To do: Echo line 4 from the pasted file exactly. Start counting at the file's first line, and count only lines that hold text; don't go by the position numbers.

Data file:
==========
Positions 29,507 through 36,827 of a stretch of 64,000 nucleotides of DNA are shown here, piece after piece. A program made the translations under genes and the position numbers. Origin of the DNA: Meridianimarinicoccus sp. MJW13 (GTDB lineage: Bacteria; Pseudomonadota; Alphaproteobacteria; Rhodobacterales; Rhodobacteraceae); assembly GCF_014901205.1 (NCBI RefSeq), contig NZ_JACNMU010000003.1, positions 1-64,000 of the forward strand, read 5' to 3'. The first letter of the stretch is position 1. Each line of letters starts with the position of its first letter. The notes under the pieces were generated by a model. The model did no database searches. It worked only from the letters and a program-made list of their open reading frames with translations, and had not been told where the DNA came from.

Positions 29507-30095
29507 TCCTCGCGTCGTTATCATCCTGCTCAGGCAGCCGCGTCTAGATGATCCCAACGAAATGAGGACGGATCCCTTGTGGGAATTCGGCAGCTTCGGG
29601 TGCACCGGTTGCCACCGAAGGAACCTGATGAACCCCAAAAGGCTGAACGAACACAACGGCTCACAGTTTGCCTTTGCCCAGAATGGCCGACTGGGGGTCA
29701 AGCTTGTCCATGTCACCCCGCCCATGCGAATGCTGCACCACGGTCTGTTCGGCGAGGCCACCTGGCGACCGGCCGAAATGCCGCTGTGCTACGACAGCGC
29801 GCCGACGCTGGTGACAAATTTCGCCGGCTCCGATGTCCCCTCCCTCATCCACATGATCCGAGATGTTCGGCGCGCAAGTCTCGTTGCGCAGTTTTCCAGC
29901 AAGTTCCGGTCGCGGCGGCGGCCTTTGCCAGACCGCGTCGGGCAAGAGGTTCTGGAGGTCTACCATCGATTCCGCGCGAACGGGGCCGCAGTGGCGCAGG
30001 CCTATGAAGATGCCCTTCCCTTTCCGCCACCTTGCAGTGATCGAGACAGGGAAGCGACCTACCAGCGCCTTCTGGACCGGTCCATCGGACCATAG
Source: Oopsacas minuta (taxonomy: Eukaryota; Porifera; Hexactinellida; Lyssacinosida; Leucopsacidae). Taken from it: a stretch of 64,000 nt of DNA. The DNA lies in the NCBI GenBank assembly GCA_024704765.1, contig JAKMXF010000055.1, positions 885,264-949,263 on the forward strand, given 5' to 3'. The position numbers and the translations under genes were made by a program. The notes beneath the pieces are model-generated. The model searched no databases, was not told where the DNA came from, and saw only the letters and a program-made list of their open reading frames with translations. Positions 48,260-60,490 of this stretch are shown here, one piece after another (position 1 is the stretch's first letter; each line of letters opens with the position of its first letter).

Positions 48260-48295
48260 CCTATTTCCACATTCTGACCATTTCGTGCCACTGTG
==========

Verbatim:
29601 TGCACCGGTTGCCACCGAAGGAACCTGATGAACCCCAAAAGGCTGAACGAACACAACGGCTCACAGTTTGCCTTTGCCCAGAATGGCCGACTGGGGGTCA